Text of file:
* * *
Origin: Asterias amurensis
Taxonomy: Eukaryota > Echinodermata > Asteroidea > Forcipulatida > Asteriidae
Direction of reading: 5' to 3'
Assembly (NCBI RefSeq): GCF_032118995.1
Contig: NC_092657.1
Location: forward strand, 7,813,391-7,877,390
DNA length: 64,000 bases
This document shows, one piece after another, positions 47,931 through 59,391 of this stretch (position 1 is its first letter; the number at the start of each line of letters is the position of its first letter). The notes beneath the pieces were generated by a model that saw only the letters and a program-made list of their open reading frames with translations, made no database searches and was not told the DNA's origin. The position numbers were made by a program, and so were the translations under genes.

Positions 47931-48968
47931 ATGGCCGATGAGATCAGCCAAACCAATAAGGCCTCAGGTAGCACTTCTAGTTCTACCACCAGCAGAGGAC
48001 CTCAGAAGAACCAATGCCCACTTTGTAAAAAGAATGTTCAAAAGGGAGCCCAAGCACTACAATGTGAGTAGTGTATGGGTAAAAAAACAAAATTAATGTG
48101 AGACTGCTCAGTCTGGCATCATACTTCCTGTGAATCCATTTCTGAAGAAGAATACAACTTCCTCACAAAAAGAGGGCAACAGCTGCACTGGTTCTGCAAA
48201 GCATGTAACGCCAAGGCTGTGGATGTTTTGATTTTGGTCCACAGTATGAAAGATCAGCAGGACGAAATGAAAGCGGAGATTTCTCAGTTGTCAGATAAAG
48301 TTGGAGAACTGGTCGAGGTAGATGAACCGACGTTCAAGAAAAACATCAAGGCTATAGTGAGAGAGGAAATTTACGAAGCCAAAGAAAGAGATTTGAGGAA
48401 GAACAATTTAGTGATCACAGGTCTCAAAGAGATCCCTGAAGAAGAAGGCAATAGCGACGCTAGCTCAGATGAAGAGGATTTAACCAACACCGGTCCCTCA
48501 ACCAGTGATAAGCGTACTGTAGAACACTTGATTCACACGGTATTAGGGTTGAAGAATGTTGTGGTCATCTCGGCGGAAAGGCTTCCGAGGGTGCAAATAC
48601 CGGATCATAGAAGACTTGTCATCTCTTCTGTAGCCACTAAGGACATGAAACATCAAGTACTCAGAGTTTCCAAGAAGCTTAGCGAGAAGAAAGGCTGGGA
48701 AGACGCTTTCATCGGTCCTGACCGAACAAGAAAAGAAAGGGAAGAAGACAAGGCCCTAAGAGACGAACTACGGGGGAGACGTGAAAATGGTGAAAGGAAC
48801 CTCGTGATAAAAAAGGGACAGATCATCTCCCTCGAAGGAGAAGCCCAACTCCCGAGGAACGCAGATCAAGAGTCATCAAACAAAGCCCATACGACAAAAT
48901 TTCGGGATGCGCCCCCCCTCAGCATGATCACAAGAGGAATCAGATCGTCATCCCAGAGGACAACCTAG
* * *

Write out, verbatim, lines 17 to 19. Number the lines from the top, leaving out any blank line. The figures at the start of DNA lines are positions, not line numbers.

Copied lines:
48601 CGGATCATAGAAGACTTGTCATCTCTTCTGTAGCCACTAAGGACATGAAACATCAAGTACTCAGAGTTTCCAAGAAGCTTAGCGAGAAGAAAGGCTGGGA
48701 AGACGCTTTCATCGGTCCTGACCGAACAAGAAAAGAAAGGGAAGAAGACAAGGCCCTAAGAGACGAACTACGGGGGAGACGTGAAAATGGTGAAAGGAAC
48801 CTCGTGATAAAAAAGGGACAGATCATCTCCCTCGAAGGAGAAGCCCAACTCCCGAGGAACGCAGATCAAGAGTCATCAAACAAAGCCCATACGACAAAAT